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Glee — ‘coming out’, ‘first times’ and more parental anxiety…

I let Emma (11) watch Glee. Owen, (8) does not. He doesn’t want to. And I’m so glad for now!

It’s not really his cup of tea- all that dancing and singing (snooze) and then there’s the kissing. And that’s just disgusting to an 8 year old boy.

Some parents would object to the content of Glee. It’s not all singing and dancing. It covers homosexuality, teen pregnancy, adultery, bullying and sex. Lots of undertones of sexuality.  BUT- – if you think your child isn’t mature enough for it- don’t let them watch it. But do we need to ban a show? Really people? Isn’t that the idea of parenting? I don’t let my children watch Family Guy either. I think it’s rude, offensive and vulgar. Inappropriate? Very much so. Does it have any value? No.  I think Glee does however. If it offends you- don’t watch it. But for the millions out there that gain insight, feel acceptance from it, or are just entertained by it, it’s a quality show.

I asked myself if I was comfortable with letting Emma watch a show where teenagers come to grips with their sexuality. Where teenagers realize they’re gay, and dealing with coming out to their parents, their peers and their crushes. And my answer is- yes. If there’s a vehicle of positive examples of children trying to understand all those feelings that jumble around inside of them during the teen years, then what is wrong with that? I watch it with her. We discuss the topics. If I’m uncomfortable with her seeing something, I ask myself why? She knows about the birds and the bees. That’s just the mechanics, I realize that. Nuances and romance and innuendo are entirely different! But talking about these things is what opens doors. It’s what brings children closer to their parents. Helps them trust us as confidants. It doesn’t fill their head with salacious thoughts of going out and losing their virginity!!  And isn’t it better they are talking to YOU than just the kids at school? Or they overhear disgusting ‘locker room’ talk on the bus ride or in the cafeteria? Face it- it’s out there. And some of it is shocking. So if Emma is equipped with an understanding of what is disrespectful vs. respectful and compassionate, then I don’t care if she’s 11 or 20.

Some conservative groups want Glee off the airwaves. (http://insidetv.ew.com/2011/11/08/glee-teen-sex/)

Not just because of homosexual story lines, but teen sex story lines where 16 and 17 year-olds are talking about their ‘first time’. Yes, technically they aren’t adults. They have adult raging hormones though! And if you’ve ever seen a Glee episode, there’s a lot of talking, but not a whole lot of ‘doing’. You see characters kiss, embrace on the bed, sit on the bed talking. Yes some things are implied. But yes, the characters are clothed. Most of the time the characters rethink their emotions- decide not to go through with something. Think of themselves first instead of acting out in the moment or for peer pressure. These are all things I want my children to do. Seeing the discovery process of young adults who make those important decisions can have a lasting impact. And I think for the  better more than for the worse.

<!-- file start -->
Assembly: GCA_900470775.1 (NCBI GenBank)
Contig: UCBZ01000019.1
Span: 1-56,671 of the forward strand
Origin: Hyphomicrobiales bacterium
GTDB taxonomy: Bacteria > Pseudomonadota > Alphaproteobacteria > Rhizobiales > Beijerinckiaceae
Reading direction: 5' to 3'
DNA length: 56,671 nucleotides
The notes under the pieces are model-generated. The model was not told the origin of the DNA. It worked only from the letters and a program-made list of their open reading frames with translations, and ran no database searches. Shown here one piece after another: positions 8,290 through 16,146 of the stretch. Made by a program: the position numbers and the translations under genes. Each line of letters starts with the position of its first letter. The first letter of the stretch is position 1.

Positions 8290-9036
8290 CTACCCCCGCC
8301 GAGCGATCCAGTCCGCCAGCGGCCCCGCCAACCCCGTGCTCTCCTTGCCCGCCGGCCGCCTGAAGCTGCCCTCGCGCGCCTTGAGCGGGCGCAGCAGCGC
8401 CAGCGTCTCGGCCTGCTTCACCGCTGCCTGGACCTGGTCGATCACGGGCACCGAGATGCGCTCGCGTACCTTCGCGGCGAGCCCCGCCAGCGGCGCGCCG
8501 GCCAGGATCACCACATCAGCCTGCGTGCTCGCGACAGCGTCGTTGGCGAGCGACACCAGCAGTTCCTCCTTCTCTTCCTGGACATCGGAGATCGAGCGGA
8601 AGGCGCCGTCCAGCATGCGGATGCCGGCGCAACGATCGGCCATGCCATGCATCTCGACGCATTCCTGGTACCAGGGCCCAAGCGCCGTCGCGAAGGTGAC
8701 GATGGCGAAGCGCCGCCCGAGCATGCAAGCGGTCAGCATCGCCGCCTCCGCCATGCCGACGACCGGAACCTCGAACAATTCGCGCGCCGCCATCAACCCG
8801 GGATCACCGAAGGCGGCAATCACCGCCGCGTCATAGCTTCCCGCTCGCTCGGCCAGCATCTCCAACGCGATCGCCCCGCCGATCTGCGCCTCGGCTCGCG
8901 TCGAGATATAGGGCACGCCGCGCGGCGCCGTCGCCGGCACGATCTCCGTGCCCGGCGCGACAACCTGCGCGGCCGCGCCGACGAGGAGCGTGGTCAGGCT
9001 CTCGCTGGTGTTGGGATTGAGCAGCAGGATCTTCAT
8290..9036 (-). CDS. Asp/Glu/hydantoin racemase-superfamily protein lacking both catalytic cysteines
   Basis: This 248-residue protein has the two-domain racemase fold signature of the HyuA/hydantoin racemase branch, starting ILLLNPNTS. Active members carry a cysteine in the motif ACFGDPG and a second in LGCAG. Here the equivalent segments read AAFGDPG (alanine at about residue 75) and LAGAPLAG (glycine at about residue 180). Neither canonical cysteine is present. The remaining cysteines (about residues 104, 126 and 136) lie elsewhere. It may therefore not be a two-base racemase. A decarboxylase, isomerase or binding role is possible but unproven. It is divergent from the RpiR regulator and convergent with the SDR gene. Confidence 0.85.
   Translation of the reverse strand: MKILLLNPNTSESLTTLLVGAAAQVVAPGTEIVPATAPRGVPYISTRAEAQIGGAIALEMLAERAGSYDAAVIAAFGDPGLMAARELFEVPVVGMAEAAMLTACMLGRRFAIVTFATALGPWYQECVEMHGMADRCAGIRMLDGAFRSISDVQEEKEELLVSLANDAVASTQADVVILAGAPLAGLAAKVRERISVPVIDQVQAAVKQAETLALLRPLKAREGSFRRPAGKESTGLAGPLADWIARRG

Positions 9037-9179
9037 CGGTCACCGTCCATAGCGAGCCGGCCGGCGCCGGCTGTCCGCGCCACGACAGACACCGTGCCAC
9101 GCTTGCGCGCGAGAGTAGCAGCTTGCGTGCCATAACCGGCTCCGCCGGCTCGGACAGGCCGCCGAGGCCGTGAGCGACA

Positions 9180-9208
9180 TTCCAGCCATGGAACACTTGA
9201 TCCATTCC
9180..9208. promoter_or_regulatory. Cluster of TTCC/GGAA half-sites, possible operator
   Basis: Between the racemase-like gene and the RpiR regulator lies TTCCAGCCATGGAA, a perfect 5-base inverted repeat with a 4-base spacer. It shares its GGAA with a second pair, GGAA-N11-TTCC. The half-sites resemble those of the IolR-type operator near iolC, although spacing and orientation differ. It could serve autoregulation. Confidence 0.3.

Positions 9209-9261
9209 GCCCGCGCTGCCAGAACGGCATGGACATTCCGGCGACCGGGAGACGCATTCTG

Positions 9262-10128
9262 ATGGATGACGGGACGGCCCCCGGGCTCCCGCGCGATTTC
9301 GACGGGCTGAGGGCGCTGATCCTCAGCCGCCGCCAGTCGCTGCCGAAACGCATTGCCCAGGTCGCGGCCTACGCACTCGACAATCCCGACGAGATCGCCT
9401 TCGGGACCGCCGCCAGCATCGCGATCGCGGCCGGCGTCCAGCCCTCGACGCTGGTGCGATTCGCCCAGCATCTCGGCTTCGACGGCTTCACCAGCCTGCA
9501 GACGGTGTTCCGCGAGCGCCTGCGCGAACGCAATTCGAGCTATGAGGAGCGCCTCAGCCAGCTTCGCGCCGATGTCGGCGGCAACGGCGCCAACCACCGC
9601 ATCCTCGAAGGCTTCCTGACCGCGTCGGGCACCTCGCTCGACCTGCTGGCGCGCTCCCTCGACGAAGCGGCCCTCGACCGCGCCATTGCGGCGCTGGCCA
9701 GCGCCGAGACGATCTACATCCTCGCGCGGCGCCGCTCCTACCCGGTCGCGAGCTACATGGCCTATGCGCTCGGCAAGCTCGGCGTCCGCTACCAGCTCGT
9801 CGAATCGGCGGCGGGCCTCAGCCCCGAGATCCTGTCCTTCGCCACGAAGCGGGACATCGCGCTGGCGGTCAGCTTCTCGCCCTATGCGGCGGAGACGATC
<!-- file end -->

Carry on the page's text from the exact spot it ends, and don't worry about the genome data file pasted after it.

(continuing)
We saw the Glee movie in the theaters. A lot of it was fan testimonials. There are so many kids out there that felt Glee saved their lives. They needed something to relate to, something to help them know that what they were going through was ‘normal’.

I feel I’ve been so lucky that Emma and I talk about almost everything. No topic is really off limits. She trusts me. I honor that trust and continue to do what I can to nourish the ‘talks’ we have. I hope those talks don’t end. Especially as the boyfriends start to line up!!

Thankfully, right now Owen is still in the girls are gross stage. When that changes it will be James to take the lead. Right babe? Owen is quite frank with his ‘body talk’. He asks questions and points out anatomical things for me. (Some I don’t want to know!) But I always react with respect, integrity and understand his sensitivity. He is much more private than Emma, but as long as he knows he can share when he’s ready, I’m here. And so is James. Oh thank goodness!

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Comments

  1. Uta says:

    Now that I have read this, I am hoping I was as available to you as you are to Emma. My intent would have been there for you of course. A difference in this new generation, the presentation of formerly taboo subjects, is now generally available for viewing and reading.

  2. Uta says:

    Now that I have read this, I am hoping I was as available to you as you are to Emma. My intent would have been there for you of course. A difference in this new generation, the presentation of formerly taboo subjects, is now generally available for viewing and reading.